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Video Signals & Cables: Summary

This is the summary of the previous five articles looking at the different video signals and connectors commonly used in Home AV. Previously we have discussed  Composite video, S-video, RGB video, Component video and HDMI.

So which cables, plugs and sockets should you use? It depends on what outputs your other devices have. Below is the basic hierarchy for cables and connectors when connecting devices to your flat screen TV or projector

 

OrderConnectionComment
1st ChoiceHDMIBest quality digital picture and digital audio in one cable
If no HDMIComponent Video + AudioBest quality analogue picture, plus analogue audio – requires five cables. Normally you would have all five cables joined into one, or use a 3 core red, green blue for the video and a separate red and white RCA (phono) cable for audio
If no Component VideoS-Video + AudioNot as good as Component Video but better than composite video, not available on all flat screen TVs. Also requires a RCA (phono) lead for the analogue audio
If no S-VideoComposite video + AudioThe most basic video connection, being phased out on newer equipment. Uses the common yellow, red and white connections. Use the yellow cables for composite video and the red and white cables for analogue audio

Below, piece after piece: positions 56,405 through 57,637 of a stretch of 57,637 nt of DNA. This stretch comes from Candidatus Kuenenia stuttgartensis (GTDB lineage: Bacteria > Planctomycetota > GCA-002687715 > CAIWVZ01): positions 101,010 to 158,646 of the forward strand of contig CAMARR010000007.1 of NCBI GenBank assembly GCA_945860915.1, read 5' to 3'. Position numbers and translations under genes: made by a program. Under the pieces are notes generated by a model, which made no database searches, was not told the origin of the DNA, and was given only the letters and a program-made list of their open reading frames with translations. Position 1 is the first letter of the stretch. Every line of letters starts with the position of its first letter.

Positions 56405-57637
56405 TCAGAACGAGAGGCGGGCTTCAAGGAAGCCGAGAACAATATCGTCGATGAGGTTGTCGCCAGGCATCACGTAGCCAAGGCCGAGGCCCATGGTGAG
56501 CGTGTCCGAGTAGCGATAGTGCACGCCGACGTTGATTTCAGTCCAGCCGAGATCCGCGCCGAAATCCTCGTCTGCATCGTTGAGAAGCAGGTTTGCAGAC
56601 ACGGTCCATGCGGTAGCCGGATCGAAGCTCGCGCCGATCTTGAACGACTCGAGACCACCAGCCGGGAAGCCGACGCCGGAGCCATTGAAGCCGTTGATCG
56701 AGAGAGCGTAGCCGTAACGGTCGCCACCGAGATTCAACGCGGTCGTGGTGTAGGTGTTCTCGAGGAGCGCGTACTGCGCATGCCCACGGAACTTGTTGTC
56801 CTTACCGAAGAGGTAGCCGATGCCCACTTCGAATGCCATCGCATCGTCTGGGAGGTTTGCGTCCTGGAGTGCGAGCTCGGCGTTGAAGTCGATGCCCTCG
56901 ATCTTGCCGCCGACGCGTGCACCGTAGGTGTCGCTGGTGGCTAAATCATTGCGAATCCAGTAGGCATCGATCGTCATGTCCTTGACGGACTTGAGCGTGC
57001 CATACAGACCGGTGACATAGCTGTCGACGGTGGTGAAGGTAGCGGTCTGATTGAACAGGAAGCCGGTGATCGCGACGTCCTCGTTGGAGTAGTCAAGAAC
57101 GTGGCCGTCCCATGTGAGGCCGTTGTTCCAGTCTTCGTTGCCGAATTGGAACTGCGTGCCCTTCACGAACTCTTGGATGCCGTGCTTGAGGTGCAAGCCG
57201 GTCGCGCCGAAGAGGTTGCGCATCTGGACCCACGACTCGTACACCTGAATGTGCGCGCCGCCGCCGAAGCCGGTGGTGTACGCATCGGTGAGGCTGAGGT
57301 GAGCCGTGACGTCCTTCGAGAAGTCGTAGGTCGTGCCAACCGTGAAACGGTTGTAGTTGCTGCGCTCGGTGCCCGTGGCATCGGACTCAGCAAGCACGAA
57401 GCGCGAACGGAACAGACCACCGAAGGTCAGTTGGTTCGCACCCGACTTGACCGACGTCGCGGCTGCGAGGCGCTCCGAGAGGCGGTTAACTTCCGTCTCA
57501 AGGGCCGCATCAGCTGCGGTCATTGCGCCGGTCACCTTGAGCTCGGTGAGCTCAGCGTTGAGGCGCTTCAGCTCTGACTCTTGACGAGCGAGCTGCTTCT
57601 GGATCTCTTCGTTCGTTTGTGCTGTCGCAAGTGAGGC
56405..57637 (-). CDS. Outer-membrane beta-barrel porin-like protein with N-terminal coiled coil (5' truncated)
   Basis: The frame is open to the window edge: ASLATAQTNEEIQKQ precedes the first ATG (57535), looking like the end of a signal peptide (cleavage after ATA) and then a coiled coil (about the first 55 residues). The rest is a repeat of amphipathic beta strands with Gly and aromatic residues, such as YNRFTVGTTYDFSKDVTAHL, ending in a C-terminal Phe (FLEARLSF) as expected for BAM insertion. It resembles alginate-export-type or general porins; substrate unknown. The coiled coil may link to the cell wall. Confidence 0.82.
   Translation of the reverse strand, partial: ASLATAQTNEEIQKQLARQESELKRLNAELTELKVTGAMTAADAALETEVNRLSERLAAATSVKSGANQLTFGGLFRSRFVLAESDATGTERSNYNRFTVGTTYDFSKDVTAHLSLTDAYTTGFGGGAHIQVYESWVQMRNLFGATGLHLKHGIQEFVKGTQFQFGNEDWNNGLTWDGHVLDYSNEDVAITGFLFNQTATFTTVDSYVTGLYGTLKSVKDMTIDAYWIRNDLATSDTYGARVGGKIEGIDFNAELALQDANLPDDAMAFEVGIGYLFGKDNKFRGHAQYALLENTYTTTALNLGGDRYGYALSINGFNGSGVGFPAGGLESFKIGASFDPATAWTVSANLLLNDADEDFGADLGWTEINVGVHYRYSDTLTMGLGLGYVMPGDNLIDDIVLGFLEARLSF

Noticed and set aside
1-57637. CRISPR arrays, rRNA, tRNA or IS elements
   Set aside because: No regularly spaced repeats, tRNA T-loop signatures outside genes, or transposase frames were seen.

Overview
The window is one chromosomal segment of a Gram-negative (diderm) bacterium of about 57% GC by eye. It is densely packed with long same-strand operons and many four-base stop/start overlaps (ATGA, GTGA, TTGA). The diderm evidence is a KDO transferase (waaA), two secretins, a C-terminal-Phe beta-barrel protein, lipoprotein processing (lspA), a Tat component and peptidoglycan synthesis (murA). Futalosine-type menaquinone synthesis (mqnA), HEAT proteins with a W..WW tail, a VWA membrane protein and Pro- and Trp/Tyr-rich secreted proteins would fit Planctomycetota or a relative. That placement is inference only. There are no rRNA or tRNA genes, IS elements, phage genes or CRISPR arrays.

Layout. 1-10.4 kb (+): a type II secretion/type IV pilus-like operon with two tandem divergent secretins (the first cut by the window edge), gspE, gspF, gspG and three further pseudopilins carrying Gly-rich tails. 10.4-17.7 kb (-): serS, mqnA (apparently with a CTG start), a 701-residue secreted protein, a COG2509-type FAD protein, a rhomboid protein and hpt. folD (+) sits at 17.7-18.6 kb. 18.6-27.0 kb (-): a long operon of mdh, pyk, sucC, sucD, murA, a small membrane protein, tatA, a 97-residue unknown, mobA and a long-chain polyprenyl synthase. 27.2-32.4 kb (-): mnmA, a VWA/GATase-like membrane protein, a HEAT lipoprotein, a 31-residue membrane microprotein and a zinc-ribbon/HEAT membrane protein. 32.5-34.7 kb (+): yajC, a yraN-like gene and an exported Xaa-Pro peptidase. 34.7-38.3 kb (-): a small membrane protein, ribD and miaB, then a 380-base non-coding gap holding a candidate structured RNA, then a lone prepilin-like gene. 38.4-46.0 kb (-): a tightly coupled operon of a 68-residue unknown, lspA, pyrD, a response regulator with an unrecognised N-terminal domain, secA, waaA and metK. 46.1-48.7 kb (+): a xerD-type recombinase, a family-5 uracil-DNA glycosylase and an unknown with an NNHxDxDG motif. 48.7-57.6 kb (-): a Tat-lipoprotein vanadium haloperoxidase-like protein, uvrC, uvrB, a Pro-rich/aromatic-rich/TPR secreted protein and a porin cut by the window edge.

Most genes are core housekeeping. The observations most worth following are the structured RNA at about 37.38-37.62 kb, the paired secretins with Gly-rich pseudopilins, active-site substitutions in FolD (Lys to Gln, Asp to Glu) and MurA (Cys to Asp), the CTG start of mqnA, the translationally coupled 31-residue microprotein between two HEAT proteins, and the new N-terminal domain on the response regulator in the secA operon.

This is what I call the hierarchy table of video signal cable.

The best quality, and the simplest connection is HDMI. If you can connect all your devices using HDMI, then you probably don’t need to worry about all the other connections. It is also the simplest as it has the video and audio all in one cable.

The next best quality is to use Component video. You need three cables for the video (red, blue and green) and two for the audio (red and white). Simply connect the green socket from the DVD player to the green socket on the flat screen TV. Do likewise for the blue and red connectors. Then use the red and white audio connectors to connect the audio.

After HDMI and Component video, the next best video connection is S-video. It is not always available, but if it is available, it gives better quality video than Composite video. It may also be difficult to find a S-video cable, but it is worth it if you can. You also need to connect the red and white for the audio.

Finally, if no other connections are able to be used, you can use the basic Composite video. This is most common when connecting a VCR to your flat screen TV. This uses the yellow connection for the video, and the read and white connections for the audio.

All the above cables will work. However I suggest it is simpler (and you get better quality) to follow the above table when connecting your equipment.

If you need to purchase cables, here is a link to Amazon’s range of Audio and Video Cables.

In other articles we will use the hierarchy table of video signal cable as a reference when looking at connecting your AV equipment.

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